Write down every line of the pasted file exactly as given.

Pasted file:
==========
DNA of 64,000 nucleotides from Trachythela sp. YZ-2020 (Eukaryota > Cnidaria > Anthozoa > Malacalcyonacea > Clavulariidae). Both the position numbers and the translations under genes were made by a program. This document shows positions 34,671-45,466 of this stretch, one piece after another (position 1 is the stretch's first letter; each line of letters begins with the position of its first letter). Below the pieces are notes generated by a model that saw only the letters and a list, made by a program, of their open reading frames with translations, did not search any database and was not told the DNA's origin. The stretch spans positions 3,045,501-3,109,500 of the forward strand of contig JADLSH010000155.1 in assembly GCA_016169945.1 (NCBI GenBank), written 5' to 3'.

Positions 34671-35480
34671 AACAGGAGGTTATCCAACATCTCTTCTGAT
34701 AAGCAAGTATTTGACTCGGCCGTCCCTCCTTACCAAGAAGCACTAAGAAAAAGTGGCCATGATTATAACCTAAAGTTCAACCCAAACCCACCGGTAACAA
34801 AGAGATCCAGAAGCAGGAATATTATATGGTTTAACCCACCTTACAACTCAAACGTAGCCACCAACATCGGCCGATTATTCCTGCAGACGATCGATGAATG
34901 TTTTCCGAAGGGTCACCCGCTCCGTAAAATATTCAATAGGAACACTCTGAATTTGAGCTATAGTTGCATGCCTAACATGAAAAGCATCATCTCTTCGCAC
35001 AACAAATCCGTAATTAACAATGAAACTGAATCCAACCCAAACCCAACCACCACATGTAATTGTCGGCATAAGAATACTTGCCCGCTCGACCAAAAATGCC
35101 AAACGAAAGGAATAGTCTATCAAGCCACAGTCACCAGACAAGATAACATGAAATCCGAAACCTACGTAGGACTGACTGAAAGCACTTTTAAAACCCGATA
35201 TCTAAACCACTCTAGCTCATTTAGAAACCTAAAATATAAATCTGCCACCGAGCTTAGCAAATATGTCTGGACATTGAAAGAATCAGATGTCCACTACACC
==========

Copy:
DNA of 64,000 nucleotides from Trachythela sp. YZ-2020 (Eukaryota > Cnidaria > Anthozoa > Malacalcyonacea > Clavulariidae). Both the position numbers and the translations under genes were made by a program. This document shows positions 34,671-45,466 of this stretch, one piece after another (position 1 is the stretch's first letter; each line of letters begins with the position of its first letter). Below the pieces are notes generated by a model that saw only the letters and a list, made by a program, of their open reading frames with translations, did not search any database and was not told the DNA's origin. The stretch spans positions 3,045,501-3,109,500 of the forward strand of contig JADLSH010000155.1 in assembly GCA_016169945.1 (NCBI GenBank), written 5' to 3'.

Positions 34671-35480
34671 AACAGGAGGTTATCCAACATCTCTTCTGAT
34701 AAGCAAGTATTTGACTCGGCCGTCCCTCCTTACCAAGAAGCACTAAGAAAAAGTGGCCATGATTATAACCTAAAGTTCAACCCAAACCCACCGGTAACAA
34801 AGAGATCCAGAAGCAGGAATATTATATGGTTTAACCCACCTTACAACTCAAACGTAGCCACCAACATCGGCCGATTATTCCTGCAGACGATCGATGAATG
34901 TTTTCCGAAGGGTCACCCGCTCCGTAAAATATTCAATAGGAACACTCTGAATTTGAGCTATAGTTGCATGCCTAACATGAAAAGCATCATCTCTTCGCAC
35001 AACAAATCCGTAATTAACAATGAAACTGAATCCAACCCAAACCCAACCACCACATGTAATTGTCGGCATAAGAATACTTGCCCGCTCGACCAAAAATGCC
35101 AAACGAAAGGAATAGTCTATCAAGCCACAGTCACCAGACAAGATAACATGAAATCCGAAACCTACGTAGGACTGACTGAAAGCACTTTTAAAACCCGATA
35201 TCTAAACCACTCTAGCTCATTTAGAAACCTAAAATATAAATCTGCCACCGAGCTTAGCAAATATGTCTGGACATTGAAAGAATCAGATGTCCACTACACC